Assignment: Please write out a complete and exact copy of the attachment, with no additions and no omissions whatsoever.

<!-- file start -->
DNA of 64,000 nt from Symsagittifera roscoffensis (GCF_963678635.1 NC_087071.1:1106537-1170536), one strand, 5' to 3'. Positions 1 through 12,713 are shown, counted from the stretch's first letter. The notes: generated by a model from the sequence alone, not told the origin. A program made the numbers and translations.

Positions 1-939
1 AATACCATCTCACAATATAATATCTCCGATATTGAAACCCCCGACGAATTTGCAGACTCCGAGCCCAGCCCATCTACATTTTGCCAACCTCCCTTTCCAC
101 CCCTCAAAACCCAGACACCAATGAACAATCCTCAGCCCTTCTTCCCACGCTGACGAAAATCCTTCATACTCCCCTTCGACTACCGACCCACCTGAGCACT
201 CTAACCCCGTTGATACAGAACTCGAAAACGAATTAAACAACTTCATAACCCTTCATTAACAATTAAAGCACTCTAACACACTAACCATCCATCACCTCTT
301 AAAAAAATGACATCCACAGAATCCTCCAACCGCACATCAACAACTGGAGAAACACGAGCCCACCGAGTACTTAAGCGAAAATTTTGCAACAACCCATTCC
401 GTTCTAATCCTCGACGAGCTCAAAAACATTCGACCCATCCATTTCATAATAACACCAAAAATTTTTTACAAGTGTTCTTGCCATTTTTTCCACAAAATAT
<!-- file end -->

DNA of 64,000 nt from Symsagittifera roscoffensis (GCF_963678635.1 NC_087071.1:1106537-1170536), one strand, 5' to 3'. Positions 1 through 12,713 are shown, counted from the stretch's first letter. The notes: generated by a model from the sequence alone, not told the origin. A program made the numbers and translations.

Positions 1-939
1 AATACCATCTCACAATATAATATCTCCGATATTGAAACCCCCGACGAATTTGCAGACTCCGAGCCCAGCCCATCTACATTTTGCCAACCTCCCTTTCCAC
101 CCCTCAAAACCCAGACACCAATGAACAATCCTCAGCCCTTCTTCCCACGCTGACGAAAATCCTTCATACTCCCCTTCGACTACCGACCCACCTGAGCACT
201 CTAACCCCGTTGATACAGAACTCGAAAACGAATTAAACAACTTCATAACCCTTCATTAACAATTAAAGCACTCTAACACACTAACCATCCATCACCTCTT
301 AAAAAAATGACATCCACAGAATCCTCCAACCGCACATCAACAACTGGAGAAACACGAGCCCACCGAGTACTTAAGCGAAAATTTTGCAACAACCCATTCC
401 GTTCTAATCCTCGACGAGCTCAAAAACATTCGACCCATCCATTTCATAATAACACCAAAAATTTTTTACAAGTGTTCTTGCCATTTTTTCCACAAAATAT